I have also organized and held five meetings with refugee families, and it was about 50 children who came to these meetings. Also, more than 30 parents heard a word of support. They are located in various dormitories in our city. We talked to them on various topics. People often just needed to tell someone their pain, just talk. We also held drawing workshops for their children, distributed products for them, gave gifts to children, read books to children. People sincerely thanked us for caring.
Now it is a priority for our ministries to help refugees on an ongoing basis. God willing, we will continue to meet new families. At one meeting with the children, I said that we need to live on, we need to go to our dream, we need to go through difficulties sometimes. A 12-year-old girl from Kherson replied: “The main thing is to survive the beginning and live to the end,” these are the adult answers given by children who survived the horrors of war.
Rockets also flew over us. One of the rockets that flew in, I saw above me … it flew over our city and exploded 20 kilometers from us.
Also, we helped our sister Kateryna for several days, who has a ruined house. She is a widow and has two daughters. We helped to cover the roof on part of the house and slightly restored the walls. The work has not been completed yet, because there are not enough funds. We also had six meetings to study the Word of God. More than 10 people come to each meeting. Even during war and air strikes, we continue to gather to read the Bible and pray.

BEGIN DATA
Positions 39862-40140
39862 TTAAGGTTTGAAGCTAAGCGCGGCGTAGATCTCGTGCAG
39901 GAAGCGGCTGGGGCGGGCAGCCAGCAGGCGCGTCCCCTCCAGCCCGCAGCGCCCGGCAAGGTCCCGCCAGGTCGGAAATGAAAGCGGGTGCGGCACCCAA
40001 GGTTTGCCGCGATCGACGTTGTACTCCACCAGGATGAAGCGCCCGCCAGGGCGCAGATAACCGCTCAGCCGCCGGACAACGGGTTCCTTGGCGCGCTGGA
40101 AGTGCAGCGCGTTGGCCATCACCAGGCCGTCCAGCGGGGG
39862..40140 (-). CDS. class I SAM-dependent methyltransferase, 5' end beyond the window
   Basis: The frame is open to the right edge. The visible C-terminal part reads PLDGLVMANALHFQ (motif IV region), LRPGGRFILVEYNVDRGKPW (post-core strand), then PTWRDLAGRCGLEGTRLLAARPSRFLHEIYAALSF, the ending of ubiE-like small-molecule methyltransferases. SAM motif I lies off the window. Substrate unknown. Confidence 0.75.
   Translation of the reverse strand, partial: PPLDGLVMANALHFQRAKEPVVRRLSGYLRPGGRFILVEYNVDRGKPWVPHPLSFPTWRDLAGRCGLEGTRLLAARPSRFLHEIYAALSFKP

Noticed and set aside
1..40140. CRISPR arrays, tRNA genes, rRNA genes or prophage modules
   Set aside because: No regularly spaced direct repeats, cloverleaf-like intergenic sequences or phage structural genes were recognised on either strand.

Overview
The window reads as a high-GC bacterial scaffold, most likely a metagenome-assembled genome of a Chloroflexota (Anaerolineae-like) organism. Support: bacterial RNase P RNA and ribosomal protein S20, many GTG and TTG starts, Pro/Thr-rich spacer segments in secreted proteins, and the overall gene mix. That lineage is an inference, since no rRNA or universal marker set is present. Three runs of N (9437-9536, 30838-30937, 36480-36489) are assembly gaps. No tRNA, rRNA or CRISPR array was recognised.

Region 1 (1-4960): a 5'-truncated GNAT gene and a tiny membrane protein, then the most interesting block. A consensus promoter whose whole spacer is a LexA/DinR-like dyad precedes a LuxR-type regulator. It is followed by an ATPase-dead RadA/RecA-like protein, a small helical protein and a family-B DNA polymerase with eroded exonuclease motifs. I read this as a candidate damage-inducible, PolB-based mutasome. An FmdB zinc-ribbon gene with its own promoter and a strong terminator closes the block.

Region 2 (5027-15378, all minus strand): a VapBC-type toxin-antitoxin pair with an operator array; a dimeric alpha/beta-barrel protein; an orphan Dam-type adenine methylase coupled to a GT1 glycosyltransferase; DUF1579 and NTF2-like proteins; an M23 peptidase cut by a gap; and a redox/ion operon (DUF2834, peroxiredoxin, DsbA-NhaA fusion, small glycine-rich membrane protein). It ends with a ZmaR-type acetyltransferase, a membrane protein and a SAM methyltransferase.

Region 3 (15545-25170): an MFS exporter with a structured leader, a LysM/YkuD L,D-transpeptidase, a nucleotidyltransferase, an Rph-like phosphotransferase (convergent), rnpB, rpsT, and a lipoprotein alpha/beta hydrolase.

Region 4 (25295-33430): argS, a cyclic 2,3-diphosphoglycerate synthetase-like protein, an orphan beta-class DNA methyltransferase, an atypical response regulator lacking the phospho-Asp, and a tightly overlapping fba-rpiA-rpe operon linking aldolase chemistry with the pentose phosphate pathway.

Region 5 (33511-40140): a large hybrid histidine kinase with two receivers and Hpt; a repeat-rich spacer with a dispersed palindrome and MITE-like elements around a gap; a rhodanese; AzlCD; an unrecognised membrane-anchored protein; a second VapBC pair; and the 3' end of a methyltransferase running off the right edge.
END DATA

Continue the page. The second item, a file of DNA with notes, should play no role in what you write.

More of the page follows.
Dear brothers and sisters, we sincerely thank you from the bottom of our hearts for your prayerful support and the means with which you support us. My family greets all of you and also sincerely thanks you for continuing to support us and our shared ministry with you. Please support with funds to help refugee families. Together with you, we perform the ministry of evangelism and charity for the Ukrainian people. May God preserve in you the peace and prosperity that you have. May God restore peace to Ukraine. It is sad that those who have already passed away will not return to life. Appreciate the gracious peace that is from God. We truly thank all of you for your kind, sincere and generous heart. Be blessed.
In a time of great uncertainty, God is bringing help, healing, and hope to the people of Ukraine through SGA-supported pastors, churches, a seminary, and SGA-sponsored Compassion Ministry. Be a part of God’s incredible work with your generosity and prayer support.
Your gift of compassion helps struggling people with emergency aid that generally includes Scripture materials, food, medicine, warm clothing, and shoes.
The simple stoves that generous friends like you have helped to provide through our Ukraine Heat & Hope Campaign are more than what they appear. Watch the video:
One of our ministry team members in Ukraine recently recorded a video thank-you message for friends like you who have supported our Ukraine Heat & Hope Campaign. “Thank you
Your donation will help change lives in former Soviet Union countries of Eastern Europe and Central Asia.